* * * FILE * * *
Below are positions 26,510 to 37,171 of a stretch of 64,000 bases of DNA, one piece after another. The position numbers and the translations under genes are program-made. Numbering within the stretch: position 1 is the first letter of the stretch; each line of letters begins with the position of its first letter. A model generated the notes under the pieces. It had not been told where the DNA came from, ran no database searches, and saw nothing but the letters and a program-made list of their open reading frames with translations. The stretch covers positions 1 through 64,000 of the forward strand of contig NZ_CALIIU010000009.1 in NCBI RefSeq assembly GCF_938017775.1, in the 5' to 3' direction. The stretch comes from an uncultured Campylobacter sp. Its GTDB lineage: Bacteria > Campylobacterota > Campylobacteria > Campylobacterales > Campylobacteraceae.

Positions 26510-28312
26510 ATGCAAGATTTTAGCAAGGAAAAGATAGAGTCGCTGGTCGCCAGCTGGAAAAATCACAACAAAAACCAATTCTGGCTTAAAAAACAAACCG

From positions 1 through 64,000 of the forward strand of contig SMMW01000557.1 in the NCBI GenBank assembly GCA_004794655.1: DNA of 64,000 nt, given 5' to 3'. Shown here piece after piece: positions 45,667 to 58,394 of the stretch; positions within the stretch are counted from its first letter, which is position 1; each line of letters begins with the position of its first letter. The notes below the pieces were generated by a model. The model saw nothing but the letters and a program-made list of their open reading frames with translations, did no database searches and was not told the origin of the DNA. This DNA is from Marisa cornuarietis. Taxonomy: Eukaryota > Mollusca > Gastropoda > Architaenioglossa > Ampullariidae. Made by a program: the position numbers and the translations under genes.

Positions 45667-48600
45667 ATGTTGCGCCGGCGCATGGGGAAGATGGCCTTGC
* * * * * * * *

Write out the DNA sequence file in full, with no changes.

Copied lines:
Below are positions 26,510 to 37,171 of a stretch of 64,000 bases of DNA, one piece after another. The position numbers and the translations under genes are program-made. Numbering within the stretch: position 1 is the first letter of the stretch; each line of letters begins with the position of its first letter. A model generated the notes under the pieces. It had not been told where the DNA came from, ran no database searches, and saw nothing but the letters and a program-made list of their open reading frames with translations. The stretch covers positions 1 through 64,000 of the forward strand of contig NZ_CALIIU010000009.1 in NCBI RefSeq assembly GCF_938017775.1, in the 5' to 3' direction. The stretch comes from an uncultured Campylobacter sp. Its GTDB lineage: Bacteria > Campylobacterota > Campylobacteria > Campylobacterales > Campylobacteraceae.

Positions 26510-28312
26510 ATGCAAGATTTTAGCAAGGAAAAGATAGAGTCGCTGGTCGCCAGCTGGAAAAATCACAACAAAAACCAATTCTGGCTTAAAAAACAAACCG

From positions 1 through 64,000 of the forward strand of contig SMMW01000557.1 in the NCBI GenBank assembly GCA_004794655.1: DNA of 64,000 nt, given 5' to 3'. Shown here piece after piece: positions 45,667 to 58,394 of the stretch; positions within the stretch are counted from its first letter, which is position 1; each line of letters begins with the position of its first letter. The notes below the pieces were generated by a model. The model saw nothing but the letters and a program-made list of their open reading frames with translations, did no database searches and was not told the origin of the DNA. This DNA is from Marisa cornuarietis. Taxonomy: Eukaryota > Mollusca > Gastropoda > Architaenioglossa > Ampullariidae. Made by a program: the position numbers and the translations under genes.

Positions 45667-48600
45667 ATGTTGCGCCGGCGCATGGGGAAGATGGCCTTGC